Yesterday the entire world shook at the news that Pat Robertson, the founder of CBN, had passed away at the age of 93. Pat founded the Christian Broadcasting Network, Operation Blessing, Regent University, ran for president and was a voice for the voiceless for people around the globe.
I was asked by the Washington Times for a statement, and truly there is so much that I could have said about a man who was obedient to the Lord for the entirety of his life. To this effect I said, “Pat Robertson will be remembered as a giant among other Christian leaders; his legacy and media is supportive of conservative values in the political realm, and his founding of Regent University means that his influence will continue for generations. He was an early charismatic Christian and helped that movement get off the ground…He was an example of integrity. Even though his critics love to trash him, he lived a life of virtue and righteousness.”
I am honored to have personally known Pat. I interviewed him many times, and he was even on the cover of Charisma throughout the years, including on our 40th anniversary edition. I also have been interviewed by him on The 700 Club. I was actually in Virginia Beach a couple of weeks ago where I was interviewed by his son, Gordon.
Pat gave our best-selling author, Jonathan Cahn, a platform when he was still an unknown voice coming out with his first book.
A few years ago, Pat even did a book with Charisma called I Have Walked With the Living God. It was a heartfelt book packed with stories that brought Pat’s journey with Christ to life in a way most people had never heard.
Pat didn’t just extend his kindness to myself and Charisma of course, but it was his mission to share the gospel throughout the world, and I believe he truly accomplished every bit of God’s plan for him on this earth.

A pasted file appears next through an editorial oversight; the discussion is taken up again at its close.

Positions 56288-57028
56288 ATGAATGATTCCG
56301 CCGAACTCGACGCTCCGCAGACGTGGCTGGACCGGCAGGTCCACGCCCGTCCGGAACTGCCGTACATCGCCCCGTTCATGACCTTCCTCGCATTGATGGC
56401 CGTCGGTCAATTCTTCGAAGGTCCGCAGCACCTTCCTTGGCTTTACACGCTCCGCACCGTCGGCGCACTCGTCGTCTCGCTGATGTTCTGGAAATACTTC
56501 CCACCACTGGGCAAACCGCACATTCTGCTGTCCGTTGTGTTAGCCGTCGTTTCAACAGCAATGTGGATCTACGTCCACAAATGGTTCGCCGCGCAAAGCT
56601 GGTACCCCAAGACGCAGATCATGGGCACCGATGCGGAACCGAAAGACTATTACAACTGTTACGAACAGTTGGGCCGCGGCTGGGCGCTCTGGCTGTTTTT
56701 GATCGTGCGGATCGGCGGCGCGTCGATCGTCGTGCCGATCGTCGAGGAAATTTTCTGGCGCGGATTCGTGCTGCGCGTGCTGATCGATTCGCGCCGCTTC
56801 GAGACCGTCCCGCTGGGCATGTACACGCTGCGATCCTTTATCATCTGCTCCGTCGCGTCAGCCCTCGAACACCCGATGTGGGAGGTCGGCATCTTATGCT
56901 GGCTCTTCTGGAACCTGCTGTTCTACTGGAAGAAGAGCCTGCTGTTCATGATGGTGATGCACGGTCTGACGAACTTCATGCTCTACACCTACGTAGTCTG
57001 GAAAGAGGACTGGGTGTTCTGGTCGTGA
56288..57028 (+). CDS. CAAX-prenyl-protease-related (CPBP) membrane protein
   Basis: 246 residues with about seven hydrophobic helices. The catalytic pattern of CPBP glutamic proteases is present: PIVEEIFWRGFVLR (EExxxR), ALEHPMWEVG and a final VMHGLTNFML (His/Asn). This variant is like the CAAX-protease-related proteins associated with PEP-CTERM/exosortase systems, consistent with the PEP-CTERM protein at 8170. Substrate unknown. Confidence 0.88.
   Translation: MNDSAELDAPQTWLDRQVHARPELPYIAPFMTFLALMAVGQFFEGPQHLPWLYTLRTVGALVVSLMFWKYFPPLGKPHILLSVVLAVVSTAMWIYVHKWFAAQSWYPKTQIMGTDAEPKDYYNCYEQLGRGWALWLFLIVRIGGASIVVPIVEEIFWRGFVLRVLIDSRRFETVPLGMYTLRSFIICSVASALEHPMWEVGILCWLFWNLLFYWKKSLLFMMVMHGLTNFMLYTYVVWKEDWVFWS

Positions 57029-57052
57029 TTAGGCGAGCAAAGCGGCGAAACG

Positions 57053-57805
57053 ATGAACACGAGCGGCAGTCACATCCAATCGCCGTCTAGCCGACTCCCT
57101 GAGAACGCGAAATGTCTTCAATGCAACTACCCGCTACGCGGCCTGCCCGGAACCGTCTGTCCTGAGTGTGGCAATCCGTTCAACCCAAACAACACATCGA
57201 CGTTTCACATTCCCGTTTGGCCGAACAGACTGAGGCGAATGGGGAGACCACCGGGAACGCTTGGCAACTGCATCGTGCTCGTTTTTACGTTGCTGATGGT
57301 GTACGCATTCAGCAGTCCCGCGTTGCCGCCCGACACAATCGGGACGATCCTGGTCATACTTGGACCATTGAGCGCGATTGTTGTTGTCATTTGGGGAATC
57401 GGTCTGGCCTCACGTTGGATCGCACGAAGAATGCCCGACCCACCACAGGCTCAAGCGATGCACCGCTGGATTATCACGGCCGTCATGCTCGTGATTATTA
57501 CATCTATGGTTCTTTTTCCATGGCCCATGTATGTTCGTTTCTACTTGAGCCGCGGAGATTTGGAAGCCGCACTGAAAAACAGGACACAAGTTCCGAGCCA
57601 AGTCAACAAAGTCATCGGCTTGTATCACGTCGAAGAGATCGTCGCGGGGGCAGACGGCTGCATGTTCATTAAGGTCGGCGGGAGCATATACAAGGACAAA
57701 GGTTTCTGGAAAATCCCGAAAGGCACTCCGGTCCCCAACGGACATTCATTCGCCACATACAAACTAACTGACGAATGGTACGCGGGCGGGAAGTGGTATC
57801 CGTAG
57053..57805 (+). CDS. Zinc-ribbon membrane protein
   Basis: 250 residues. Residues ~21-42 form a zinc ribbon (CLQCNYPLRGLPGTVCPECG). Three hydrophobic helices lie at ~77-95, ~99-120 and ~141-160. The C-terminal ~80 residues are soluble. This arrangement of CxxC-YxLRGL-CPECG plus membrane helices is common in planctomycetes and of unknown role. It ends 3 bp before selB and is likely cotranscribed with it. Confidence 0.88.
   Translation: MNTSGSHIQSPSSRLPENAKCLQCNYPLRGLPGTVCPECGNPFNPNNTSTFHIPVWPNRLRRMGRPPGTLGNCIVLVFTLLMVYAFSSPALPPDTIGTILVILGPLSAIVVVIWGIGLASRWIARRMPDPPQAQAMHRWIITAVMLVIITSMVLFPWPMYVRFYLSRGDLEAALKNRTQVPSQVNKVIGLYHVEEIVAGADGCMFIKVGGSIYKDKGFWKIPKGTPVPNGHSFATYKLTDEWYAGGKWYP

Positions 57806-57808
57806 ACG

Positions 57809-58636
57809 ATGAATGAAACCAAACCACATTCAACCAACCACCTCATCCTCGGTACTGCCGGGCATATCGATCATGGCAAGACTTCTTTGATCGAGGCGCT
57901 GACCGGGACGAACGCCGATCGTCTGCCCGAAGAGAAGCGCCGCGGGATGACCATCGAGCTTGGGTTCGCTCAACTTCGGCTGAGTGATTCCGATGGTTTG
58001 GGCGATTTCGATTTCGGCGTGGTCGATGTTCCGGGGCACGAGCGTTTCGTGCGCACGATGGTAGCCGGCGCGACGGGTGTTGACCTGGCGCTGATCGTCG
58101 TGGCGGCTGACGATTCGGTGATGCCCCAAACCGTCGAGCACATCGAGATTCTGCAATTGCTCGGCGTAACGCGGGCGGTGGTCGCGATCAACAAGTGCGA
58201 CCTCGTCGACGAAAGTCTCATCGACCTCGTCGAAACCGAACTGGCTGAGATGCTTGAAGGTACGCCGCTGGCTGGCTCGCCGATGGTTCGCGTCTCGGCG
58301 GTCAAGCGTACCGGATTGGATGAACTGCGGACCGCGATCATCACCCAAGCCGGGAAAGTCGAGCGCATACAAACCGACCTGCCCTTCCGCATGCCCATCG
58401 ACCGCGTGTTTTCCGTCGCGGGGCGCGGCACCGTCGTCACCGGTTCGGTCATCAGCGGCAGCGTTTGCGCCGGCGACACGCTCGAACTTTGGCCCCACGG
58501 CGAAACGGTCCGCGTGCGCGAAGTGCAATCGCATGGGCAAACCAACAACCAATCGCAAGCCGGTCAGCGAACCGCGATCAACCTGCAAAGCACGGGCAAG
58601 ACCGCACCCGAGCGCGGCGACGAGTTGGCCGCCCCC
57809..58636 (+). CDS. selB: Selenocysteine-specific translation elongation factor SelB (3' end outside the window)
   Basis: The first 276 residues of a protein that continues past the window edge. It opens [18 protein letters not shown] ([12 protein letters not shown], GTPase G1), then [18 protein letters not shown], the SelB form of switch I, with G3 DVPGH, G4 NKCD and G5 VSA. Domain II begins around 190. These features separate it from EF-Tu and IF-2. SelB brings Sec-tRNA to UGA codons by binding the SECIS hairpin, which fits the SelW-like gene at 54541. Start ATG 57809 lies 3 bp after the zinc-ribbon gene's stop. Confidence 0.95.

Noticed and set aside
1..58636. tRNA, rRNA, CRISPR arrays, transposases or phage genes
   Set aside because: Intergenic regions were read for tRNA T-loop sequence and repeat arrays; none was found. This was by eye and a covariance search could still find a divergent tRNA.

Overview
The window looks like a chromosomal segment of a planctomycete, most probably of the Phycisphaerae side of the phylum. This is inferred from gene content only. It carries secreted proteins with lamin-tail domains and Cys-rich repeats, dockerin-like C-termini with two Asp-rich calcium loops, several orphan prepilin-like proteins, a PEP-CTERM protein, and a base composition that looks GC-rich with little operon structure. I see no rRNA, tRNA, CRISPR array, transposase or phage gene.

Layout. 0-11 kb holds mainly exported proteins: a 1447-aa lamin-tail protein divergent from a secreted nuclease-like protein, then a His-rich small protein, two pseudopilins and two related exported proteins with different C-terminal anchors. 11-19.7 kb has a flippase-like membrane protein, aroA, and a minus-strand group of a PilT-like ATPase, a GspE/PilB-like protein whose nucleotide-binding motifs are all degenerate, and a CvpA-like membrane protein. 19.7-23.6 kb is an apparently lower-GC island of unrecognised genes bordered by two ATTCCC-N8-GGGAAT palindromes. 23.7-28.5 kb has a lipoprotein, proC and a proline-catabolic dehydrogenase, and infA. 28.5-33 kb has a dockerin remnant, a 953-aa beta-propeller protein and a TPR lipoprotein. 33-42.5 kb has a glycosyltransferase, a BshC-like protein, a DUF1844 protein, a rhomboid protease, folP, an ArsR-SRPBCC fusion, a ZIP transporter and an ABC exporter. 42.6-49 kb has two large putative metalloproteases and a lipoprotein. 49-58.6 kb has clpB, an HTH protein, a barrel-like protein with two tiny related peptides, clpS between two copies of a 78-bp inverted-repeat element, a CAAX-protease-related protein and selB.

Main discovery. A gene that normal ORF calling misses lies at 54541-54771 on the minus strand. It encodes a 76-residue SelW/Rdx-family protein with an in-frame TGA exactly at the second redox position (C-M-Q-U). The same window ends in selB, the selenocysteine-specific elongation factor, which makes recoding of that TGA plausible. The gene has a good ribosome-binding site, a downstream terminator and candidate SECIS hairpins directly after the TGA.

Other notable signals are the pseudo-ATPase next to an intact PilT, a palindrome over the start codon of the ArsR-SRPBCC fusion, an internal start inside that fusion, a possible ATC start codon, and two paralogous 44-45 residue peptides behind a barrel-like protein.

What I find inspiring about Pat Robertson was how he listened to the Lord’s calling on his life even when it didn’t make sense and the finances were tight.
When CBN started it was very small. It was a station—kind of a low power station—in the Tidewater region of Virginia. And I remember they had call letters WYAH for Yahweh, which is the Hebrew term for God. You know, those were the early days of broadcasting and this was the first Christian station. It has been amazing to watch God use one man to really change what was on the airwaves and to exalt his ministry from those humble beginnings and take it to an unimaginable level that no one would ever have dreamed possible.
Even though I am a generation younger than Pat Robertson, I was able to learn much from him, and I would consider him to be a mentor whose life is worth emulating. He was a truly anointed man whose influence will continue to inspire future generations through the work that is continuing at CBN, Regent University and in all of the organizations he established including the American Center for Law and Justice, headed by Jay Sekulow.
I encourage you to pray for the Robertson family during this time for the peace and comfort of the Holy Spirit to be upon them, and to watch and learn more about his incredible life that was well-lived.
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